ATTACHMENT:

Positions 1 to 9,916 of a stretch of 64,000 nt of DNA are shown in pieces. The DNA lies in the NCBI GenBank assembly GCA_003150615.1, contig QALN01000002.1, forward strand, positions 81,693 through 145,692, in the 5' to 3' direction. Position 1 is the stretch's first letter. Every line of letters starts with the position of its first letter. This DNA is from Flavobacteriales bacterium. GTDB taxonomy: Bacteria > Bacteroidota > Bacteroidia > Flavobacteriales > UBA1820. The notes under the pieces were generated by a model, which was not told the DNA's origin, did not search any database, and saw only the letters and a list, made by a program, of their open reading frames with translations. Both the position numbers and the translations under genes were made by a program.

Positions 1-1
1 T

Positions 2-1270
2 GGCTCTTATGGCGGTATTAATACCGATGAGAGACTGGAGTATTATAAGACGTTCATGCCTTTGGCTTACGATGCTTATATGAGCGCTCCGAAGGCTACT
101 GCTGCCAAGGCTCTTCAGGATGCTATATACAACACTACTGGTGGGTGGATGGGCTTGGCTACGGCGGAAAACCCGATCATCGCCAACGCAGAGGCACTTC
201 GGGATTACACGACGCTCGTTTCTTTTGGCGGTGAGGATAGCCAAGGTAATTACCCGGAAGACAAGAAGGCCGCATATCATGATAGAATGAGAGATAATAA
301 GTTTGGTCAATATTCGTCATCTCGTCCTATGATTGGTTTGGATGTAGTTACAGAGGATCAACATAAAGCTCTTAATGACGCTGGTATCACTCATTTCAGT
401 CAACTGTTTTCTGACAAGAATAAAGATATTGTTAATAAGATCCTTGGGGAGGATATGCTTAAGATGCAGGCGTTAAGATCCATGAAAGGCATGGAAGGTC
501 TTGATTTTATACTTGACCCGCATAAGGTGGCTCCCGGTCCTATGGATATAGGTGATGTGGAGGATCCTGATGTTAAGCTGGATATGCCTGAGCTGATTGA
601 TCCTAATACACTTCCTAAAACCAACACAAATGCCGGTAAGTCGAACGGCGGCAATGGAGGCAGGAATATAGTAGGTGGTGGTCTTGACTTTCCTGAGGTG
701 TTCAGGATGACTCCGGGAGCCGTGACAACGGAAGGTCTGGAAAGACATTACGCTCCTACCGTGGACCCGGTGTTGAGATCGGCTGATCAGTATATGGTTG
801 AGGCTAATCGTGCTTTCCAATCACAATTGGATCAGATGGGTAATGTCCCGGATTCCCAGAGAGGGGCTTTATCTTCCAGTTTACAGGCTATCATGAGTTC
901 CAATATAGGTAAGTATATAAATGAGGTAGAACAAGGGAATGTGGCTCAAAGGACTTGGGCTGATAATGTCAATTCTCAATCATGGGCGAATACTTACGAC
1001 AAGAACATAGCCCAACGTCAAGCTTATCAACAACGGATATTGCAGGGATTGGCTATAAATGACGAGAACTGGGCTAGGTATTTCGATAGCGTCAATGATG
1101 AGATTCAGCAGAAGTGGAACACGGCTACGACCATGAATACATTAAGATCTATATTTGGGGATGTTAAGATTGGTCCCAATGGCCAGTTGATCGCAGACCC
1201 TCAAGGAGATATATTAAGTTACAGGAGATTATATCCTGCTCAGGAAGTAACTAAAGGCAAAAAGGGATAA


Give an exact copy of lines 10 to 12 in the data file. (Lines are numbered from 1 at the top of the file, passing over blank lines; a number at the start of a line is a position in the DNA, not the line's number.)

501 TTGATTTTATACTTGACCCGCATAAGGTGGCTCCCGGTCCTATGGATATAGGTGATGTGGAGGATCCTGATGTTAAGCTGGATATGCCTGAGCTGATTGA
601 TCCTAATACACTTCCTAAAACCAACACAAATGCCGGTAAGTCGAACGGCGGCAATGGAGGCAGGAATATAGTAGGTGGTGGTCTTGACTTTCCTGAGGTG
701 TTCAGGATGACTCCGGGAGCCGTGACAACGGAAGGTCTGGAAAGACATTACGCTCCTACCGTGGACCCGGTGTTGAGATCGGCTGATCAGTATATGGTTG